Interview with Shane Told Of Silverstein

SilversteinThe front man of the Canadian post-hardcore outfit Silverstein has never quite experienced the true meaning of “time off” when it comes to his music. In fact, Shane Told, who has fronted Silverstein since they first started playing almost a decade ago, says he’s always touring or about to tour and can’t imagine life any other way. “I think if we toured like a normal band and then started doing this, we’d probably go crazy. It’s a weird life. I’m just constantly waiting for the next tour. I’ve never been at home not knowing the next time I was going to leave. That’s never happened,” he explains.

In keeping with the band’s strong affinity for constantly taking their music to different cities, Told spoke to The Aquarian on the phone from Florida just hours before a gig. Over the last month, the band has been touring in support of its fourth delivery, A Shipwreck In The Sand, and is set to join other headlining acts on the second day of Bamboozle. Nearly ten years on, Silverstein has seen a lot, and Told opened up about the good times, the bad times, and about how the quintet keeps up its creativity in an effort to keep moving forward.

Rumor has it you guys don’t like being labeled as a screamo band. Is that true?

I can’t speak for the other four members of my band but I’m not going to say I love it—I don’t really care, I don’t know. The genre has—since I was a kid, listening to screamo 10 years ago or more—the definition has definitely changed. That’s kind of why the term bothers us. It’s like anything—when I was a kid, emo was kind of hardcore punk rock music. There was nothing mainstream about it, and then Dashboard Confessional came out, and The Ataris came out, and people started labeling them emo, and it got big in the mainstream and it’s bastardised by the media calling bands emo or screamo when they’re really not.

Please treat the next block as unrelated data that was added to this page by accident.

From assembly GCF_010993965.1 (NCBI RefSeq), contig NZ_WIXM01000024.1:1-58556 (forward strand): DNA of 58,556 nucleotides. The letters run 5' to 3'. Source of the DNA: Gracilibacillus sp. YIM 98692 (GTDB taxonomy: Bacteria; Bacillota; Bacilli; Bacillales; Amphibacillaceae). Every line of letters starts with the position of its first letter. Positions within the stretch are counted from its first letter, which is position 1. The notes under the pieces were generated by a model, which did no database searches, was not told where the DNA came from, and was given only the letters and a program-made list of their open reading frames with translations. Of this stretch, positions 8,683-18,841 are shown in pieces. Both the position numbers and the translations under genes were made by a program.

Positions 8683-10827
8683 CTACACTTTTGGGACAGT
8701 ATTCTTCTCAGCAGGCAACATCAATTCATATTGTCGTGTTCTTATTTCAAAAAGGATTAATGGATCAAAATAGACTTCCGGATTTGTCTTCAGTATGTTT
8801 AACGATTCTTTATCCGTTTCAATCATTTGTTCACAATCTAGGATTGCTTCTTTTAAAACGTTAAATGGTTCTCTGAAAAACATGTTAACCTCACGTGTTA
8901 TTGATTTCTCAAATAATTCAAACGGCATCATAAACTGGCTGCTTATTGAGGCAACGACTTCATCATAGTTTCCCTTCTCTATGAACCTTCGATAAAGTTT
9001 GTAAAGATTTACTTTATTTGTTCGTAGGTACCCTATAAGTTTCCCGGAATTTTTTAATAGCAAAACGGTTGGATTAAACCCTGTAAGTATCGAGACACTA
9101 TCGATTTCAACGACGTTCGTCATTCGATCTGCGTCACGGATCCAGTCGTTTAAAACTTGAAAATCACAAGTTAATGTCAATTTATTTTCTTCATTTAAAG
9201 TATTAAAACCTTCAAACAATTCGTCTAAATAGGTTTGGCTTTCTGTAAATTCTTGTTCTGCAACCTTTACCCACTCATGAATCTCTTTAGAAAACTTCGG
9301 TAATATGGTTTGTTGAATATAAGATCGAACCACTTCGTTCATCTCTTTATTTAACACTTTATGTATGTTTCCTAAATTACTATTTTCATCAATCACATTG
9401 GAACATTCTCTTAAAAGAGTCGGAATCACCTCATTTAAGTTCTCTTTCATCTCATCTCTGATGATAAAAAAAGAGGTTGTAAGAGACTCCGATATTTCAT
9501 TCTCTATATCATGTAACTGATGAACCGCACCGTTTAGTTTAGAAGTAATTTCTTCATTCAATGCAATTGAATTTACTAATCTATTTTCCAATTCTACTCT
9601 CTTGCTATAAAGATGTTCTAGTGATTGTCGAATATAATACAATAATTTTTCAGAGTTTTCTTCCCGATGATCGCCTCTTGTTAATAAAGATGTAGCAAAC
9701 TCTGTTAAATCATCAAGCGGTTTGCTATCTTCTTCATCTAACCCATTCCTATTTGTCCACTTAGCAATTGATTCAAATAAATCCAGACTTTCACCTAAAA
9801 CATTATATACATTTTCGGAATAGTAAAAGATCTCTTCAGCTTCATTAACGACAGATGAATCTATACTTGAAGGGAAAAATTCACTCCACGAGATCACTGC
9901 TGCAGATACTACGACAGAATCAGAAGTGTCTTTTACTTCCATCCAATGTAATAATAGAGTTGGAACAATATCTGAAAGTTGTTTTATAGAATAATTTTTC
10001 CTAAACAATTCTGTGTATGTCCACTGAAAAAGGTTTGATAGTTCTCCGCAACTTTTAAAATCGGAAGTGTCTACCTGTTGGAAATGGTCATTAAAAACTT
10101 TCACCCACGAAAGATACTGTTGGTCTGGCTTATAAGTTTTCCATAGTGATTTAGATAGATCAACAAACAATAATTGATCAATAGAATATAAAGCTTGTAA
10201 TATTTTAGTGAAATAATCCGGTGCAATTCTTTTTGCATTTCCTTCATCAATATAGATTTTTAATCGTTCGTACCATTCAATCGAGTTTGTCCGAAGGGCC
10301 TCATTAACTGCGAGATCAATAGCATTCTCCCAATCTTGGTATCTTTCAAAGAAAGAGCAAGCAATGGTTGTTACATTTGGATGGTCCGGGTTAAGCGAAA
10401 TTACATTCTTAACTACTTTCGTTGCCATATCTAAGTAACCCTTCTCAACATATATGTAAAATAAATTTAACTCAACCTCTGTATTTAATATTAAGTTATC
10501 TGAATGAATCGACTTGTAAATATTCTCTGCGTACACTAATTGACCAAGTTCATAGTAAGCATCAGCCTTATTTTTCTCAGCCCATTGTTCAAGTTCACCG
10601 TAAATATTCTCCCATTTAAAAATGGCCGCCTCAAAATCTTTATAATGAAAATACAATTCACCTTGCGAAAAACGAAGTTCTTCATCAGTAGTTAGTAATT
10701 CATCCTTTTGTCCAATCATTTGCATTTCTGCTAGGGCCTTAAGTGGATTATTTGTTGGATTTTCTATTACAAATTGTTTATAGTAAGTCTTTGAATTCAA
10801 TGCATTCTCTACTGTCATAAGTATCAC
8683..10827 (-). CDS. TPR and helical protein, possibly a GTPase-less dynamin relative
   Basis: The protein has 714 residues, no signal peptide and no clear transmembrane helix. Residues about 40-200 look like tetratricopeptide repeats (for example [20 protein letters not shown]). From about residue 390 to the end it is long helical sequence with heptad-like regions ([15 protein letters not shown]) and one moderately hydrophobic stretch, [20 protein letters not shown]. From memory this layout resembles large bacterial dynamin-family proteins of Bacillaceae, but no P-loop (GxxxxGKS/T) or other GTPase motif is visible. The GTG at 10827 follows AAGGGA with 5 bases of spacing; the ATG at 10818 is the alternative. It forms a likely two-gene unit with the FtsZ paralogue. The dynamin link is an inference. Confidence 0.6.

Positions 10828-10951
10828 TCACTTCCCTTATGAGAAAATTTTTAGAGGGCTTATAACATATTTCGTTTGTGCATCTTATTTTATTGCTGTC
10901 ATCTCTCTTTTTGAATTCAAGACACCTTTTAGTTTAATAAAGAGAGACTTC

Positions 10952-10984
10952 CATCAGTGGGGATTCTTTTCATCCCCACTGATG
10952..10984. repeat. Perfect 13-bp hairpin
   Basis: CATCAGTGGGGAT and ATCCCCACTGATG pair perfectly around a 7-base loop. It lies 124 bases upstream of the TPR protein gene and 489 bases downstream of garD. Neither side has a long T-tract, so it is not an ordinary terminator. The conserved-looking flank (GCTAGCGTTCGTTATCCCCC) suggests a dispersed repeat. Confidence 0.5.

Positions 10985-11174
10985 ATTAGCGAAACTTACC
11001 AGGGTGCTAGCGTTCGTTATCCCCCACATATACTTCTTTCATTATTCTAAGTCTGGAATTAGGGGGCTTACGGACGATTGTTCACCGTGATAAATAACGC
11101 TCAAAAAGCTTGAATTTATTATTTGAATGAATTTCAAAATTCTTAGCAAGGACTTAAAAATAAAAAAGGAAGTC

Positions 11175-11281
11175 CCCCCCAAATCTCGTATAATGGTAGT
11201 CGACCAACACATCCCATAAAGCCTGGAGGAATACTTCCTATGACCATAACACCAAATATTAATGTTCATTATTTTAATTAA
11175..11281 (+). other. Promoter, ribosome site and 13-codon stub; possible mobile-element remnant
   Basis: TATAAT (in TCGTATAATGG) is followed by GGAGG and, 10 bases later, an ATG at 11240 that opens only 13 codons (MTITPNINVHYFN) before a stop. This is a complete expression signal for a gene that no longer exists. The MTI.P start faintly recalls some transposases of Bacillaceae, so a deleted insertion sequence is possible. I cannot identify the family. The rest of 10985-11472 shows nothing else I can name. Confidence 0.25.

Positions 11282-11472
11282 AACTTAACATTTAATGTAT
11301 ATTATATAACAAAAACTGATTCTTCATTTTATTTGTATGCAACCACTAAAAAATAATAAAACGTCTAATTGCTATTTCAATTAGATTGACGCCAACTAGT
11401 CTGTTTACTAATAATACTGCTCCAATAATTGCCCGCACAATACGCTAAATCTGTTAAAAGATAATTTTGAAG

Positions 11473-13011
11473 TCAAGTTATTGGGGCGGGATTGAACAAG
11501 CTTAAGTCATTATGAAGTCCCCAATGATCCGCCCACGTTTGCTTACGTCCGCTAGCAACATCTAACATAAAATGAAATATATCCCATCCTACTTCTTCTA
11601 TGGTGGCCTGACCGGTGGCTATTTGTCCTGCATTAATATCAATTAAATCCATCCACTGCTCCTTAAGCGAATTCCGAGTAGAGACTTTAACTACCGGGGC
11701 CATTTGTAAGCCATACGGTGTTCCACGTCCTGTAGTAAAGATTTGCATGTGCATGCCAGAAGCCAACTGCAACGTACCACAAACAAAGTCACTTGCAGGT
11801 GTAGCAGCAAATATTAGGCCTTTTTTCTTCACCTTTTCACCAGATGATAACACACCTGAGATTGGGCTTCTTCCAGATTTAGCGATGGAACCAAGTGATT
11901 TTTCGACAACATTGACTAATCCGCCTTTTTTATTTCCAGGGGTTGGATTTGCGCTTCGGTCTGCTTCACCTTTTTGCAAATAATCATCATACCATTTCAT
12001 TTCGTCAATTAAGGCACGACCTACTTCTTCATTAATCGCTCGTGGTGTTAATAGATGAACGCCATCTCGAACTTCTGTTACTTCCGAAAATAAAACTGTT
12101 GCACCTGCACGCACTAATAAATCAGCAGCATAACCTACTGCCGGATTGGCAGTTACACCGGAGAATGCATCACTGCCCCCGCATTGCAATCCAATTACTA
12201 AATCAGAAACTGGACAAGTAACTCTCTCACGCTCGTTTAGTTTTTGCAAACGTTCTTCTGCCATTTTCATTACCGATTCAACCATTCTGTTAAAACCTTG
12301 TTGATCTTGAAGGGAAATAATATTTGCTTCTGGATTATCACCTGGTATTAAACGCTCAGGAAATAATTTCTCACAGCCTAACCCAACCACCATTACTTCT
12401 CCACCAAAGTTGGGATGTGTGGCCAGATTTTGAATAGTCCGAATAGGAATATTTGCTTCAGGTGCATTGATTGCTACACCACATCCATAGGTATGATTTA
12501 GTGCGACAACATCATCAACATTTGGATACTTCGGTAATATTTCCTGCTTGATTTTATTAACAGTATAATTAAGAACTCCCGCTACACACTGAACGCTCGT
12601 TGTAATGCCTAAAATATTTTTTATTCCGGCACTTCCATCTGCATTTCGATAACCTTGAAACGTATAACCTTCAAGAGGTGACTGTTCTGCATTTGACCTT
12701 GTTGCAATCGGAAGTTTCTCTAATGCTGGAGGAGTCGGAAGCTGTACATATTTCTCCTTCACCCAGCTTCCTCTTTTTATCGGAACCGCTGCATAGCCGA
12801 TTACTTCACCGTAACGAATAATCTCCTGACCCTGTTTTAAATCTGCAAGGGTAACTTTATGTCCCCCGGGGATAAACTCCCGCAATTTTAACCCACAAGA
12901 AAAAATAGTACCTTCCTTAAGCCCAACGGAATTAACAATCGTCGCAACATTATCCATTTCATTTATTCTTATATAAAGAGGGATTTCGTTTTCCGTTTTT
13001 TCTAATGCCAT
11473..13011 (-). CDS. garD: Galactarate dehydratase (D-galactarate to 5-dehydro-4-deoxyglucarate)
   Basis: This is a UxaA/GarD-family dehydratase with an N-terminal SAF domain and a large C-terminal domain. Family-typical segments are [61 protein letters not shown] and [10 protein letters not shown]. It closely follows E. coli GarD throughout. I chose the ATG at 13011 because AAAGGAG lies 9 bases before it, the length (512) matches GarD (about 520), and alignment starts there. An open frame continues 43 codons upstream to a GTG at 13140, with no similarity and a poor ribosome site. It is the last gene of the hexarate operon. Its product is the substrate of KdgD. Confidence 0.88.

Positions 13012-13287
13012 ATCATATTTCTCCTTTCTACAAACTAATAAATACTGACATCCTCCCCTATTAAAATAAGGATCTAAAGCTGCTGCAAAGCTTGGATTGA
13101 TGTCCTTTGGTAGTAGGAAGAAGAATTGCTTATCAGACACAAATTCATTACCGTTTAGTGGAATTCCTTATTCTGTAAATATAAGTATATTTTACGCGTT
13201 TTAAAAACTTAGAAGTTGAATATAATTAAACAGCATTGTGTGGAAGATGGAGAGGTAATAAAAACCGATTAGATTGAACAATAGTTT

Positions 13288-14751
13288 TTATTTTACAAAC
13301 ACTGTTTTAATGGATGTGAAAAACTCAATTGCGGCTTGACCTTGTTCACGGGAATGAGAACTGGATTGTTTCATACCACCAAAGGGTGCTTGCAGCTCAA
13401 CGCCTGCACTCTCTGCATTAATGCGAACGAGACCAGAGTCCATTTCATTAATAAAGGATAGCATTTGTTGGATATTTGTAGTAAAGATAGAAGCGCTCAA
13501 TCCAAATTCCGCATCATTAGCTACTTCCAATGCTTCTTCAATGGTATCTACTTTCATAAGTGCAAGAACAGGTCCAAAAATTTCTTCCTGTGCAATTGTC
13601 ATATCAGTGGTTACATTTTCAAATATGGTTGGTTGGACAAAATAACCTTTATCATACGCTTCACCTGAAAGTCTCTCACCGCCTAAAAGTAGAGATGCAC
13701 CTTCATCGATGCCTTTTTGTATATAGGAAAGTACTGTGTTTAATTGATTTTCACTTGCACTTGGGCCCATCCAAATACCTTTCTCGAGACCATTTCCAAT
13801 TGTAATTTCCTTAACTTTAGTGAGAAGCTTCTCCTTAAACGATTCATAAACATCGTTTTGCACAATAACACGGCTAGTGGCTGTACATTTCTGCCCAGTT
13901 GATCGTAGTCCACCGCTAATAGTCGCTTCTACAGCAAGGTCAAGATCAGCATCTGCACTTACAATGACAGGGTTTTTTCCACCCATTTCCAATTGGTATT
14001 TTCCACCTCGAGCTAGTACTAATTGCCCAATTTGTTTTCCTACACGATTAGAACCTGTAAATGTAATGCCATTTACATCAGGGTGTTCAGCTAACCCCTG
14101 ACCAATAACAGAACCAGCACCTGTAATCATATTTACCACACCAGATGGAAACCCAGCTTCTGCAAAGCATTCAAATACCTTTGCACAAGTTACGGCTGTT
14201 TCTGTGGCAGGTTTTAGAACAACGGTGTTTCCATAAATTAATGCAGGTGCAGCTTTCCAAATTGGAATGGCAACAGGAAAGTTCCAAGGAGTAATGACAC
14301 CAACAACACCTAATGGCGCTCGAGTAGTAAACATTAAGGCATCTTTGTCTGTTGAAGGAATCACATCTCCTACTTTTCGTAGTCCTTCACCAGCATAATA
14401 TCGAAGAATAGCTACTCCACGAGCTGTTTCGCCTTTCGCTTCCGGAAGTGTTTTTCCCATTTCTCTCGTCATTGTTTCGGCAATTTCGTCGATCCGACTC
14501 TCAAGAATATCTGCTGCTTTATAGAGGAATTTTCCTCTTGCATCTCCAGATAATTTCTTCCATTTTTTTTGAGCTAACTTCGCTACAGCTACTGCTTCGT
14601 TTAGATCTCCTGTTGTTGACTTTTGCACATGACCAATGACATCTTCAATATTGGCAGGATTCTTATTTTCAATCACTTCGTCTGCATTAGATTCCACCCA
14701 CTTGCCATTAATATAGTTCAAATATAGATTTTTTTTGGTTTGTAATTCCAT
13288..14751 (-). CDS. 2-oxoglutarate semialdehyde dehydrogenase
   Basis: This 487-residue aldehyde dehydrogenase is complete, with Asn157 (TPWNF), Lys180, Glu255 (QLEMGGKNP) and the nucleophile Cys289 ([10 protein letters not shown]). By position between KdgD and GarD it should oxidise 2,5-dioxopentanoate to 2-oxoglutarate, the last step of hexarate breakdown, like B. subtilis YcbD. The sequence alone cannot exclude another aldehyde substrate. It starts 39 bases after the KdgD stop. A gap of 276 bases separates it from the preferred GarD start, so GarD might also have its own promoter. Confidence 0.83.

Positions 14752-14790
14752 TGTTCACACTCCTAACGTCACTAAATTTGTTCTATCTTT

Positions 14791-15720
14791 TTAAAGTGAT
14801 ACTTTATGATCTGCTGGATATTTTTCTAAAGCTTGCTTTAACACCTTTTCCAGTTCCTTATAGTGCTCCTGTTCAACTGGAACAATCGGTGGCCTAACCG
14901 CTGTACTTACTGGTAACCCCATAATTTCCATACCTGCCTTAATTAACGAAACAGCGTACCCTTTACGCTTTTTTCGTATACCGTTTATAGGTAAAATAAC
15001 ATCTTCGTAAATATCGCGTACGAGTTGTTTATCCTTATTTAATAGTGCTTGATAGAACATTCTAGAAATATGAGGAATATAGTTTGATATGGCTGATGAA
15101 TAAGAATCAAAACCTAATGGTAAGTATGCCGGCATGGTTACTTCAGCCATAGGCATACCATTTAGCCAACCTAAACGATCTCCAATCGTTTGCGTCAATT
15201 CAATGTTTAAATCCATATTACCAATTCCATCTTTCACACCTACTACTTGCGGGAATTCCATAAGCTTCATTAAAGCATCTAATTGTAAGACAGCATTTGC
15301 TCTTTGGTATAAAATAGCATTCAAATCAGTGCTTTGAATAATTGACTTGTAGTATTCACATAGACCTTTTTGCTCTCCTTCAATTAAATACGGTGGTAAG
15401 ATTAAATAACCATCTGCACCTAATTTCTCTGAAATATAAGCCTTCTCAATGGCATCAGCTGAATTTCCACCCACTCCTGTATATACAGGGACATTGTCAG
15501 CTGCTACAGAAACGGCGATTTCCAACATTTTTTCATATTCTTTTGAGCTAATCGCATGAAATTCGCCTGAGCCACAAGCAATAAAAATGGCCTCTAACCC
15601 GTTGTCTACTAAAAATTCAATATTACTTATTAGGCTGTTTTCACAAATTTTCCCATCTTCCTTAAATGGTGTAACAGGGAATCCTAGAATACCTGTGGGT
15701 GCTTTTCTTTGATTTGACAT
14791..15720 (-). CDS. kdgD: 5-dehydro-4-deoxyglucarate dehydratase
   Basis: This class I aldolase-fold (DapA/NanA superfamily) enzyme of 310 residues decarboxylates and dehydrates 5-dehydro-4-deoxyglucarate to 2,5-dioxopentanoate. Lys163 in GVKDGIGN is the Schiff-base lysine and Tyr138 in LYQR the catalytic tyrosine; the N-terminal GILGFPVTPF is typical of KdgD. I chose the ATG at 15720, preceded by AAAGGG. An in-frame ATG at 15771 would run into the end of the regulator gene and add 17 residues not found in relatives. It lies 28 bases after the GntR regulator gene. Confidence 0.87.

You guys are turning 10 next year. Did you think you would make it this far when you started out?

God no. When we started the band we didn’t even know if we would ever play a show or go on tour. We never thought about that stuff. We started the band just for fun, as a side project, for something to do. It wasn’t any more than that, but it’s been a wild ride.

What do you think has been the key to your success, because a decade is a pretty decent amount of time to survive?

It’s been a very slow progression. It hasn’t been an overnight success. It hasn’t been one song blowing up on the radio, or all this press, that never really happened. If you looked at a graph it would be a straight line at 45 degrees. That’s how our success has been.

What’s the biggest lesson you’ve learned so far?

We didn’t know anything about the music industry when we started. We didn’t know even really what a producer did, or a booking agent, or anything like that. We were just dumb kids and we thought, ‘Okay, you make a demo and you get signed like in the movies, and once you’re signed then you don’t have to worry about anything, you’re taken care of.’

We realized at an early point in our career that if you want to do something right, you should do it yourselves, and trust yourself to do it. So we were self-managed for the first 100,000 to 150,000 records we sold. And we learned a lot through that.